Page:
polyline_attributes = {"name": "Polyline", "description": "I am a Polyline"}

simple_line_symbol = {
"type": "esriSLS",
"style": "esriSLSolid",
"color": [255, 155, 128],
"width": 2,
}

polygon = Polygon(
{
"rings": [
[
[-118.818984489994, 34.0137559967283],
[-118.806796597377, 34.0215816298725],
[-118.791432890735, 34.0163883241613],
[-118.79596686535, 34.008564864635],
[-118.808558110679, 34.0035027131376],
]
]
}
)

polygon_attributes = {"name": "Polygon", "description": "I am a Polygon"}

simple_fill_symbol = {
"type": "esriSFS",
"color": [50, 100, 200, 125],
"outline": {"color": [255, 255, 255], "width": 1},
}

``````

### Display the results

1. Use the `map` method to create a new map widget.

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``````
polygon = Polygon(
{
"rings": [
[
[-118.818984489994, 34.0137559967283],
[-118.806796597377, 34.0215816298725],
[-118.791432890735, 34.0163883241613],
[-118.79596686535, 34.008564864635],
[-118.808558110679, 34.0035027131376],
]
]
}
)

polygon_attributes = {"name": "Polygon", "description": "I am a Polygon"}

simple_fill_symbol = {
"type": "esriSFS",
"color": [50, 100, 200, 125],
"outline": {"color": [255, 255, 255], "width": 1},
}

map = portal.map()
map

``````
2. Use the `draw` method to add each of the graphics, with their associated symbology and attributes, to the map. Use the `popup` parameter to build a popup object from attribute values.

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``````
map = portal.map()
map

map.draw(
shape=point,
symbol=simple_marker_symbol,
attributes=point_attributes,
popup={
"title": point_attributes["name"],
"content": point_attributes["description"],
},
)

map.draw(
shape=polyline,
symbol=simple_line_symbol,
attributes=polyline_attributes,
popup={
"title": polyline_attributes["name"],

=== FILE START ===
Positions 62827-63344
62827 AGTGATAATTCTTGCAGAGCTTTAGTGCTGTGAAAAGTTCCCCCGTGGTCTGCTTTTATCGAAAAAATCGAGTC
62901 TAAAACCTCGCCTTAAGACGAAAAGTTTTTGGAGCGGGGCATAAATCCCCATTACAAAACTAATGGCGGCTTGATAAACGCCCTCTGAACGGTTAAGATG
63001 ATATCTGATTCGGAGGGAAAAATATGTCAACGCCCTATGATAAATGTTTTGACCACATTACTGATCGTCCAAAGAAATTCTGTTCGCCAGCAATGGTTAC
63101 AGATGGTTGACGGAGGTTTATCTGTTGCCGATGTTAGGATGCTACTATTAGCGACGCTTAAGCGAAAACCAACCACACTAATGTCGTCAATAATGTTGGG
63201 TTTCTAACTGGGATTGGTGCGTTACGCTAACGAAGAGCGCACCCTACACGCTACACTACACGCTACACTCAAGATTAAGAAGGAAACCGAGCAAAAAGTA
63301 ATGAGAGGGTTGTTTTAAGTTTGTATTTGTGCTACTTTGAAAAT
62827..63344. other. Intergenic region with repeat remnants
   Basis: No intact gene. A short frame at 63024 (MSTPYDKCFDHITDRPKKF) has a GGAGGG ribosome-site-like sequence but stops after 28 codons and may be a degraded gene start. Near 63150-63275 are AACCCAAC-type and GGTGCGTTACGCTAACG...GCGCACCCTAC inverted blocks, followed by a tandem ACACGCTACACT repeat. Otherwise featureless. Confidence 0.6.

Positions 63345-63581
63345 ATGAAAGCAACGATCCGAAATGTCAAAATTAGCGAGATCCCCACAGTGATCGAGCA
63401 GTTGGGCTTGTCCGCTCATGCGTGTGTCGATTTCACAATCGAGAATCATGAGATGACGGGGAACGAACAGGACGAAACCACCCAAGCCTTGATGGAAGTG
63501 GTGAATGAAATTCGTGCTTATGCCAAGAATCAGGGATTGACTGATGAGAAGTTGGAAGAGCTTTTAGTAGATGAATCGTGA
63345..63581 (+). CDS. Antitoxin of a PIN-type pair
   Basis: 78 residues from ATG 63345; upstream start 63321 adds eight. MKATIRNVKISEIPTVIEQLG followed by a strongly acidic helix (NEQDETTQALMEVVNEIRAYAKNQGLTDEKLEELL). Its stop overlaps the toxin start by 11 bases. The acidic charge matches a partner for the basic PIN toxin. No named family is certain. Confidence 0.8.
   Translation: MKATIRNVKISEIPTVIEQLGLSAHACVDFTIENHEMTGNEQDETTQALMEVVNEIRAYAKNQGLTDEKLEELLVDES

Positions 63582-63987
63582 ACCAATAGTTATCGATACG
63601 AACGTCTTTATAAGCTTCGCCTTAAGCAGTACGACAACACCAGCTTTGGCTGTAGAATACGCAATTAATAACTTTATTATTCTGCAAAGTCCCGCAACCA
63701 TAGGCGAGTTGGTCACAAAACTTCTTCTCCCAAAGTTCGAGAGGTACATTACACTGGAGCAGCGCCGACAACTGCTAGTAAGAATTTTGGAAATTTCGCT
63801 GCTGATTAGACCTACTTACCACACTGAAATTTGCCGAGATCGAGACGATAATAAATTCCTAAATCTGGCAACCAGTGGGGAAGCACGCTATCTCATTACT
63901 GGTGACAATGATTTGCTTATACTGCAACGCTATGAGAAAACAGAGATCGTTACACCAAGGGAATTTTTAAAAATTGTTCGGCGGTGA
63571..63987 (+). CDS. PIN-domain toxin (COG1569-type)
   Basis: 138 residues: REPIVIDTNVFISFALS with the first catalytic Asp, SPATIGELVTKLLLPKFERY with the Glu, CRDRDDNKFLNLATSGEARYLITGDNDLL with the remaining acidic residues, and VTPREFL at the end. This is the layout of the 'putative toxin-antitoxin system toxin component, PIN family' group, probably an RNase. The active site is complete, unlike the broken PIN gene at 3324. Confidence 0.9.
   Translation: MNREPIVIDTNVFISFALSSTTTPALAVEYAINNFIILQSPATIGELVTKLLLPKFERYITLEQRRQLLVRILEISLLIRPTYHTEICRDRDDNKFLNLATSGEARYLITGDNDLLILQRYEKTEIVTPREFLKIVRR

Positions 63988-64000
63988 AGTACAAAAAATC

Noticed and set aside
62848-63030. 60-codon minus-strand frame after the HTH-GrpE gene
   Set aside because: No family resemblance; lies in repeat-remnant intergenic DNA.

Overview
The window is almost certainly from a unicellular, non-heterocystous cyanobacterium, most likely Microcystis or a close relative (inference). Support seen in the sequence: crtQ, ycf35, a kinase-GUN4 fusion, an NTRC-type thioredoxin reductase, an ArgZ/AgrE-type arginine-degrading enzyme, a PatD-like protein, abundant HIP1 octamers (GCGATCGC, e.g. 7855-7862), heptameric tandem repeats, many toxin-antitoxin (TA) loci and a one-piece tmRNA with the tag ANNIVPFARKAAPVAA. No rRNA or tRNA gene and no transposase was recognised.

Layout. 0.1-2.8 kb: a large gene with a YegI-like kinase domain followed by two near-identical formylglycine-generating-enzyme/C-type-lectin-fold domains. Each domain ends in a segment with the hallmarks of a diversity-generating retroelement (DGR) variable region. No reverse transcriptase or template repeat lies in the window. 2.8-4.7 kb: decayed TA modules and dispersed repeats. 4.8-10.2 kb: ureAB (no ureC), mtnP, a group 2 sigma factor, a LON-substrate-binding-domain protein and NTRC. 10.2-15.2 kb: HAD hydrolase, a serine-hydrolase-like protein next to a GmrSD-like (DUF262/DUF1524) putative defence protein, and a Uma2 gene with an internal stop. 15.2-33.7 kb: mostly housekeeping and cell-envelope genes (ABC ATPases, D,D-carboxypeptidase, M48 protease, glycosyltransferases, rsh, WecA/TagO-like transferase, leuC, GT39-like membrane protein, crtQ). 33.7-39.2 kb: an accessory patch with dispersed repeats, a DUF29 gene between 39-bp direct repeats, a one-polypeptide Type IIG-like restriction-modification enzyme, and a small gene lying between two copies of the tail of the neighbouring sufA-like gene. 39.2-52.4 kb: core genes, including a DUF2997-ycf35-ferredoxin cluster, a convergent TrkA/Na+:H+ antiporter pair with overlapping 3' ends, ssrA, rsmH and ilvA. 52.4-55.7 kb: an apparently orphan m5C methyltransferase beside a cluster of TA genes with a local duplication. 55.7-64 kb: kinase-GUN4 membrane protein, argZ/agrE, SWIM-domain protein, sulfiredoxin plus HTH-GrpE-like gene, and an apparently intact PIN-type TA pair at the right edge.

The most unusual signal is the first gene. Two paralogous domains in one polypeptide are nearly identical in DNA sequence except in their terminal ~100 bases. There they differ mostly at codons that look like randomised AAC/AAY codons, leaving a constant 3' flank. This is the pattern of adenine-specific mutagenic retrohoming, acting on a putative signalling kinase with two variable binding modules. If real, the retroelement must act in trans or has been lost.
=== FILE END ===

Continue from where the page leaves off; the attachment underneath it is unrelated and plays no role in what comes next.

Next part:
"content": polyline_attributes["description"],
},
)

map.draw(
shape=polygon,
symbol=simple_fill_symbol,
attributes=polygon_attributes,
popup={
"title": polygon_attributes["name"],
"content": polygon_attributes["description"],
},
)

``````
3. Set the map center by passing in coordinates and provide a scale level. This will update the map extent so that the newly added graphics are displayed prominently in the view.

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``````
map.draw(
shape=point,
symbol=simple_marker_symbol,
attributes=point_attributes,
popup={
"title": point_attributes["name"],
"content": point_attributes["description"],
},
)

map.draw(
shape=polyline,
symbol=simple_line_symbol,
attributes=polyline_attributes,
popup={
"title": polyline_attributes["name"],
"content": polyline_attributes["description"],
},
)

map.draw(
shape=polygon,
symbol=simple_fill_symbol,
attributes=polygon_attributes,
popup={
"title": polygon_attributes["name"],
"content": polygon_attributes["description"],
},
)

map.center = [34.0110, -118.8047]
map.zoom = 14

``````
4. Optional: Use the `export_to_html` method to export the current state of the map widget to a static HTML file which can be viewed in any web browser.

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``````
map.center = [34.0110, -118.8047]
map.zoom = 14

import os

file_dir = os.path.join(os.getcwd(), "home")
if not os.path.isdir(file_dir):
os.mkdir(file_dir)